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Construction Strategic Management


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The concept of strategy has long been a subject of interest for political, military, and business leaders. It dates back to Roman military commanders who documented strategic options on the battlefield. In the business world, the importance of strategic behavior is evident from the vast amount of literature dedicated to the subject. While researchers and theorists have developed much of the knowledge base, practitioners in industries like construction have had to adapt these theories to their own specific contexts, despite limited available material on strategic management in their field.

Strategic management refers to the systematic approach taken by general managers to position and align their firm with its environment, ensuring ongoing success and protection against unexpected events. It involves three main elements: strategic analysis, which focuses on understanding the organization’s strategic position; strategic choice, which involves formulating and evaluating possible courses of action; and strategic implementation, which involves planning how to put the chosen strategy into effect. While these elements are often seen as sequential, they actually overlap and interact, with partial implementation potentially influencing strategic choices.

The concept of strategy revolves around achieving objectives and providing guidance for organizational behavior. Strategies can be explicit or implicit, confined to senior management or embedded throughout the organization to create a shared sense of direction. Two perspectives on the nature of strategy have emerged: the planning mode, which views strategy as a premeditated, systematic plan, and the evolutionary mode, which sees strategy as a series of significant decisions that unfold over time.

Strategic decisions possess certain characteristics. They pertain to the organization’s scope and its interface with the external environment. They aim to align the firm’s strengths and weaknesses with market opportunities and threats. They involve adapting the organization’s activities to its capabilities and resources. They may require changes in resource utilization or the acquisition of additional resources. They impact operational and administrative decisions. They are complex due to the inherent uncertainty of environmental forces and outcomes. They influence the long-term direction of the firm.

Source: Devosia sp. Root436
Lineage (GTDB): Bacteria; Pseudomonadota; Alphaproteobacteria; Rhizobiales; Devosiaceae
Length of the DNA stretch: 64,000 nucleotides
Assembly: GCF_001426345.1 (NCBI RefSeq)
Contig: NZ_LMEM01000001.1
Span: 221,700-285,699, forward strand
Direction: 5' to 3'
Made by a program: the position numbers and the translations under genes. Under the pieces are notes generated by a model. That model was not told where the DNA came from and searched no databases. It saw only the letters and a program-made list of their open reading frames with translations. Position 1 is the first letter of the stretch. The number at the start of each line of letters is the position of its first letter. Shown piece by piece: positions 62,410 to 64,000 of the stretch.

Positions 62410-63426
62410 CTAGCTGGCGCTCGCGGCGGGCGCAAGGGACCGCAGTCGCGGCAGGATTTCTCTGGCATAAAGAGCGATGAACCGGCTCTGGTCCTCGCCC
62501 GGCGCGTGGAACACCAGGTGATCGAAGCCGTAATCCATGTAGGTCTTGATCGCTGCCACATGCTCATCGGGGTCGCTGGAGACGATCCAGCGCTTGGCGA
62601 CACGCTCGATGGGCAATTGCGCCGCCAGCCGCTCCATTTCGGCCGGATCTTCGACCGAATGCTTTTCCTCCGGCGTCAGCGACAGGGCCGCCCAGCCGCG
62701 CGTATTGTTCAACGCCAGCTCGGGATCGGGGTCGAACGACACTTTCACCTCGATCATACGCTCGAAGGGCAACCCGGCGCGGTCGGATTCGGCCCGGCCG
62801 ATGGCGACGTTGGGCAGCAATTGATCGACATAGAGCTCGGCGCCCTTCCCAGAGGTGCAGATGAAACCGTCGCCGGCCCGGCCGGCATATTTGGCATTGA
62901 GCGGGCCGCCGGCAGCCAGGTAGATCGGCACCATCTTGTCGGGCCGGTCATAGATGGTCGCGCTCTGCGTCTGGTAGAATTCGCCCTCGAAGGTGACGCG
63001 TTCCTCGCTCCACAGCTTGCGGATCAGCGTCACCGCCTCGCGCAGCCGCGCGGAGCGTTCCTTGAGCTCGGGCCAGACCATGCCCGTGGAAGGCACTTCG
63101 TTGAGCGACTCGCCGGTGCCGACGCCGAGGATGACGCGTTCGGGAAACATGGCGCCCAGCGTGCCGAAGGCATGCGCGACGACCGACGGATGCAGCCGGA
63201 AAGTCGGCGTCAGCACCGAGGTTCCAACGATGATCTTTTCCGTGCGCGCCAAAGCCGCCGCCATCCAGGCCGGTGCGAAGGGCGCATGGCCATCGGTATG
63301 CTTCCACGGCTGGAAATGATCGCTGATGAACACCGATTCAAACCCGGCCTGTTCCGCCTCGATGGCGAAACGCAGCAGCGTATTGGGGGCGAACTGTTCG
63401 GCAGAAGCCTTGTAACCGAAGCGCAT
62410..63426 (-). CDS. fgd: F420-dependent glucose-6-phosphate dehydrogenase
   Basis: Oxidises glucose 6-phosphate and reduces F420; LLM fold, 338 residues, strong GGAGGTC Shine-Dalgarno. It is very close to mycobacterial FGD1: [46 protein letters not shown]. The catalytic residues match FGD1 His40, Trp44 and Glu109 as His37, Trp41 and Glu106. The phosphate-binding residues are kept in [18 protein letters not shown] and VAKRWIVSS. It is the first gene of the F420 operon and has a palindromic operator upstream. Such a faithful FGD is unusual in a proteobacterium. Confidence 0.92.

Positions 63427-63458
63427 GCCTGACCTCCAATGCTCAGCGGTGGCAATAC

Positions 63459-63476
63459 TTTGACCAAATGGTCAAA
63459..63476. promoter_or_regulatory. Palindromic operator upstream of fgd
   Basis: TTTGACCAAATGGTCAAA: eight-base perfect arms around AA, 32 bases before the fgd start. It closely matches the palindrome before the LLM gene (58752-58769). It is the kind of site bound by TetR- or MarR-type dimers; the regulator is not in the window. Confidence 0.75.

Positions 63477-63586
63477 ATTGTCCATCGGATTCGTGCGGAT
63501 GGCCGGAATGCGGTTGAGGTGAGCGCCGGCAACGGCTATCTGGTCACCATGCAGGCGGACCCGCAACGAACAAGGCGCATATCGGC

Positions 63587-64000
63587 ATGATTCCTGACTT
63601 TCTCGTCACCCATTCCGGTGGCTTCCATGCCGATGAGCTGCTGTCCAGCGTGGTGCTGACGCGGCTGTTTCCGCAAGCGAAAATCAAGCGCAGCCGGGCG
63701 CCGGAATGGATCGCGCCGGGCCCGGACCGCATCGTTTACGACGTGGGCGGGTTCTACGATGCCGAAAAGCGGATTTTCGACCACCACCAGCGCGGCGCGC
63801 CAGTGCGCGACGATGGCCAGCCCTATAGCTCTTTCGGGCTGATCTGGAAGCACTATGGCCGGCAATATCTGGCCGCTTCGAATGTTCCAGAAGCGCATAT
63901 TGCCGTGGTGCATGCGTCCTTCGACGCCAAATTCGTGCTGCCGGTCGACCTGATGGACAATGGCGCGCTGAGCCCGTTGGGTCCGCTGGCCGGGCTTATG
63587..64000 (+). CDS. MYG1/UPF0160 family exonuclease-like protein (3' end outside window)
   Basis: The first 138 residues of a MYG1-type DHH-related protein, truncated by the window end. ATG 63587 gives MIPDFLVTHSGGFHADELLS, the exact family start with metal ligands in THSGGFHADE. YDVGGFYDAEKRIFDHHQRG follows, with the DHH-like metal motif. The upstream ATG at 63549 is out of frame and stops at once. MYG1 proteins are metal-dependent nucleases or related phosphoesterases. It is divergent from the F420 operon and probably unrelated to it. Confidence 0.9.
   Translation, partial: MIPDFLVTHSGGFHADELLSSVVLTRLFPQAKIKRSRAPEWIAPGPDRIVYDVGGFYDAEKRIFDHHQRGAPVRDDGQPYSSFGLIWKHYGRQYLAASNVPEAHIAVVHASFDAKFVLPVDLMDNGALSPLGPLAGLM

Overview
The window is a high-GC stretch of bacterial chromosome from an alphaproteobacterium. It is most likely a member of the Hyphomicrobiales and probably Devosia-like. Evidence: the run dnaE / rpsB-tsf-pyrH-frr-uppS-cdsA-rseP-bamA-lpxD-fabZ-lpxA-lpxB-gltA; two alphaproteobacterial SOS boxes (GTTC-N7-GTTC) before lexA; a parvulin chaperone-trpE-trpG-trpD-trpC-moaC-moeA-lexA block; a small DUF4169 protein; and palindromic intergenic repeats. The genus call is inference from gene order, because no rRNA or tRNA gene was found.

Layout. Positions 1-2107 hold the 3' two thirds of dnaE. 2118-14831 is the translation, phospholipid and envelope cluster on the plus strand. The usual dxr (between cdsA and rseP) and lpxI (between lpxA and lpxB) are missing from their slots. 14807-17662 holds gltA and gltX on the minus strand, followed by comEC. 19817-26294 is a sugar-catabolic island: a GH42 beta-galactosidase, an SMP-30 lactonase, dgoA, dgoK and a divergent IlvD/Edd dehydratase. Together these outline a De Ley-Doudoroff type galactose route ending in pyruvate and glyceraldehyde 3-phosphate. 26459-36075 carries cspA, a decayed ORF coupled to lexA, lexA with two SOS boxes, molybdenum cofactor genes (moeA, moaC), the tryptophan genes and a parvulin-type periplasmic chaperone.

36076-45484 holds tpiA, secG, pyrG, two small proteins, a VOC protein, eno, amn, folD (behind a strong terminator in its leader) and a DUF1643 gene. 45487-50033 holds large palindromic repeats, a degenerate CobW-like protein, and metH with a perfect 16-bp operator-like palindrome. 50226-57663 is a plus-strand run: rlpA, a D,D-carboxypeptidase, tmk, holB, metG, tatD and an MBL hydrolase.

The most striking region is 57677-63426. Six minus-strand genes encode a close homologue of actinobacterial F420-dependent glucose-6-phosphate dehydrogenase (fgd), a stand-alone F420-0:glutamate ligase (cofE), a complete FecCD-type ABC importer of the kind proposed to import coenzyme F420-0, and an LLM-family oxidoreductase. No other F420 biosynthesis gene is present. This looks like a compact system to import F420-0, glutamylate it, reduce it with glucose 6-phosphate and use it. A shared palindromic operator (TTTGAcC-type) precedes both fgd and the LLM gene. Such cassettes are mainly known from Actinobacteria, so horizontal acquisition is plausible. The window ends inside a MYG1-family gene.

Strategic management is necessary for several reasons. The rapidly changing business environment demands heightened awareness and preparedness for potential shifts. It helps companies maintain stability and avoid crises resulting from unexpected strategic developments. Assessing the organization’s strengths, weaknesses, opportunities, and threats is crucial for survival in a competitive market. Larger organizations face challenges in responding quickly to change, necessitating early anticipation and response development. Having a clear strategy promotes corporate harmony, enabling individuals to align their efforts accordingly. Consistent financial performance is more likely when activities are carefully planned and realistic forecasts are made.

The strategic management role can be fulfilled by internal individuals or teams, external consultants, or executive directors. Often, a combination of internal and external approaches is employed. Timing is critical for successful strategic management, and finding adequate time to dedicate to the process is vital.

There is no universally applicable “best” strategy; it depends on the specific circumstances. Adopting a contingency approach to strategic management is essential, considering the objectives of the strategic managers.

Strategies operate at different levels within an organization. At the corporate level, decisions are made regarding which businesses or markets the company should be involved in. The business level focuses on how to compete effectively in a particular market. The operational level involves decisions made by heads of functional departments, such as estimating, purchasing, and project management, which can significantly impact the overall business, particularly in industries like construction where individual projects represent a substantial portion of a contractor’s turnover and profit.

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